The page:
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Microb Ecol. 2018 Jan;75(1):123-139. doi: 10.1007/s00248-017-1028-5. Epub 2017 Jul 12.

Metagenomic Analysis of Subtidal Sediments from Polar and Subpolar Coastal Environments Highlights the Relevance of Anaerobic Hydrocarbon Degradation Processes.

Author information

1
Laboratorio de Microbiología Ambiental, Centro para el Estudio de Sistemas Marinos (CESIMAR, CONICET), Centro Nacional Patagónico, Blvd. Brown 2915, U9120ACD, Puerto Madryn, Chubut, Argentina.
2
Energy Geosciences Division, Lawrence Berkeley National Laboratory, Berkeley, CA, USA.
3
Earth and Biological Sciences Directorate, Pacific Northwest National Laboratory, Richland, WA, USA.
4
Instituto Nanobiotec, Facultad de Farmacia y Bioquímica, Universidad de Buenos Aires, CONICET, Buenos Aires, Argentina.
5
Instituto Antártico Argentino, Buenos Aires, Argentina.
6
Akvaplan-niva, Fram-High North Research Centre for Climate and the Environment, and ARCEx-Research Centre for Arctic Petroleum Exploration, Department of Geosciences, UiT The Arctic University of Norway, N-9037, Tromsø, Norway.
7
School of Natural Sciences and Environmental Studies, Södertörn University, Huddinge, Sweden.
8
Laboratorio de Microbiología Ambiental, Centro para el Estudio de Sistemas Marinos (CESIMAR, CONICET), Centro Nacional Patagónico, Blvd. Brown 2915, U9120ACD, Puerto Madryn, Chubut, Argentina. lozada@cenpat-conicet.gob.ar.

Abstract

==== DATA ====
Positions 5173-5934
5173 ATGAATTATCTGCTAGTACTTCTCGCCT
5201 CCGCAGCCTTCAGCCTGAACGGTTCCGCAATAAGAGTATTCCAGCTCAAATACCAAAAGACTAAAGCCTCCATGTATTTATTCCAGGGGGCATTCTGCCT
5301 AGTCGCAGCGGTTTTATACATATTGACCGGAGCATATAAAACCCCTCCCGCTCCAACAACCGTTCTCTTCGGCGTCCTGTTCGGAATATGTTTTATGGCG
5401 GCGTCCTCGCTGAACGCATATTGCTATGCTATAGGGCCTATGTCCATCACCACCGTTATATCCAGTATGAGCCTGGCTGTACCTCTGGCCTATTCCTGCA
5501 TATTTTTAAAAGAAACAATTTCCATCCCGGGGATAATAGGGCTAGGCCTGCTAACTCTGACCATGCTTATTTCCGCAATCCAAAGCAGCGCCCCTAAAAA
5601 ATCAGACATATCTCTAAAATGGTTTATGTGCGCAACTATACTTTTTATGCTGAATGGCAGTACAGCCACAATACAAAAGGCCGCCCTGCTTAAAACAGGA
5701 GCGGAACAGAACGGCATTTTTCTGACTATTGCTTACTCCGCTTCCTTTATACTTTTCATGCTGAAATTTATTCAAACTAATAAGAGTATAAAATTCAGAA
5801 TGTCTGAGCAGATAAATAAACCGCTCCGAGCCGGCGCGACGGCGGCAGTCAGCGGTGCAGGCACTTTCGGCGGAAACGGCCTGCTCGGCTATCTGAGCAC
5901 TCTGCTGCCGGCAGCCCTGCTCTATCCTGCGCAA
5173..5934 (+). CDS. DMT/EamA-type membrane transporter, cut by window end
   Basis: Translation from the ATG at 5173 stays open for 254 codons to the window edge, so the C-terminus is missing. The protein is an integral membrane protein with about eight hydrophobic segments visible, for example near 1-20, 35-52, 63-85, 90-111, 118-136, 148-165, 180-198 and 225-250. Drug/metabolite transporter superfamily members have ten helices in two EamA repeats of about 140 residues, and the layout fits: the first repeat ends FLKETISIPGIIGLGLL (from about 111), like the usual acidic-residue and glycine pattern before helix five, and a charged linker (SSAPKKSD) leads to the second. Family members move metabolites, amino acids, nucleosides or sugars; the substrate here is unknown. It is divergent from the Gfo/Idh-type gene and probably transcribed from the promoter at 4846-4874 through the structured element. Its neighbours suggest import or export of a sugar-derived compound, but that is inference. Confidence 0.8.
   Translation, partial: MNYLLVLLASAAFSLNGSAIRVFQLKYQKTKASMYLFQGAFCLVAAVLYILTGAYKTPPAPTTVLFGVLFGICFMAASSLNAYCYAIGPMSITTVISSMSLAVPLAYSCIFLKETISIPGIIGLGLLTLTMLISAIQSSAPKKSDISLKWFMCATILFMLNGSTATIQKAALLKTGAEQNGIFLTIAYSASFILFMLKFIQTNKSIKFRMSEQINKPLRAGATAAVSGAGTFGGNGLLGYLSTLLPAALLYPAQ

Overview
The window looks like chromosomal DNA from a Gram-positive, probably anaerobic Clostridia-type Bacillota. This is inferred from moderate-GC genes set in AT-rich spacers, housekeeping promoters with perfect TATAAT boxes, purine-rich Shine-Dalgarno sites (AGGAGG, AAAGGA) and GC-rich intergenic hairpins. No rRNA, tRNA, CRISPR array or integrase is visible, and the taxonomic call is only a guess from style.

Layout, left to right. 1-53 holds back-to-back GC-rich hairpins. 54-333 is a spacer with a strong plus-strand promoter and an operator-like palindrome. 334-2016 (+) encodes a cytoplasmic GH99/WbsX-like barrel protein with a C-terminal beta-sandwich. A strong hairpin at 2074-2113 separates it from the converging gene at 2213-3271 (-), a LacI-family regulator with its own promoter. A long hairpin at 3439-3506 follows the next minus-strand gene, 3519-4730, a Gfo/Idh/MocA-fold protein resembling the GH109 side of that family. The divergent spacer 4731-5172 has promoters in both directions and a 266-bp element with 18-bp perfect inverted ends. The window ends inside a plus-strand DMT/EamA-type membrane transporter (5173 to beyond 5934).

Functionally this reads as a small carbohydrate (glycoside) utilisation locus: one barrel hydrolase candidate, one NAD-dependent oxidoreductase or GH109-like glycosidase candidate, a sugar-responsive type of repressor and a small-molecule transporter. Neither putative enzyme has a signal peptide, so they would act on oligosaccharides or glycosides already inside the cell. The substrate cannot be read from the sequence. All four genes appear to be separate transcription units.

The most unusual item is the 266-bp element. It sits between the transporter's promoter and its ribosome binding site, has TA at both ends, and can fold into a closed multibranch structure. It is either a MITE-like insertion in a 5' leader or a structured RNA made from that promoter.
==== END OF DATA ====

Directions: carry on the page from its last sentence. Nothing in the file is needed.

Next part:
In this work, we analyzed the community structure and metabolic potential of sediment microbial communities in high-latitude coastal environments subjected to low to moderate levels of chronic pollution. Subtidal sediments from four low-energy inlets located in polar and subpolar regions from both Hemispheres were analyzed using large-scale 16S rRNA gene and metagenomic sequencing. Communities showed high diversity (Shannon's index 6.8 to 10.2), with distinct phylogenetic structures (<40% shared taxa at the Phylum level among regions) but similar metabolic potential in terms of sequences assigned to KOs. Environmental factors (mainly salinity, temperature, and in less extent organic pollution) were drivers of both phylogenetic and functional traits. Bacterial taxa correlating with hydrocarbon pollution included families of anaerobic or facultative anaerobic lifestyle, such as Desulfuromonadaceae, Geobacteraceae, and Rhodocyclaceae. In accordance, biomarker genes for anaerobic hydrocarbon degradation (bamA, ebdA, bcrA, and bssA) were prevalent, only outnumbered by alkB, and their sequences were taxonomically binned to the same bacterial groups. BssA-assigned metagenomic sequences showed an extremely wide diversity distributed all along the phylogeny known for this gene, including bssA sensu stricto, nmsA, assA, and other clusters from poorly or not yet described variants. This work increases our understanding of microbial community patterns in cold coastal sediments, and highlights the relevance of anaerobic hydrocarbon degradation processes in subtidal environments.

KEYWORDS:

Anaerobic biodegradation; Biomarker genes; Cold environments; Community structure; Hydrocarbons; Metagenomics; Subtidal sediments

PMID:
28702706
DOI:
10.1007/s00248-017-1028-5

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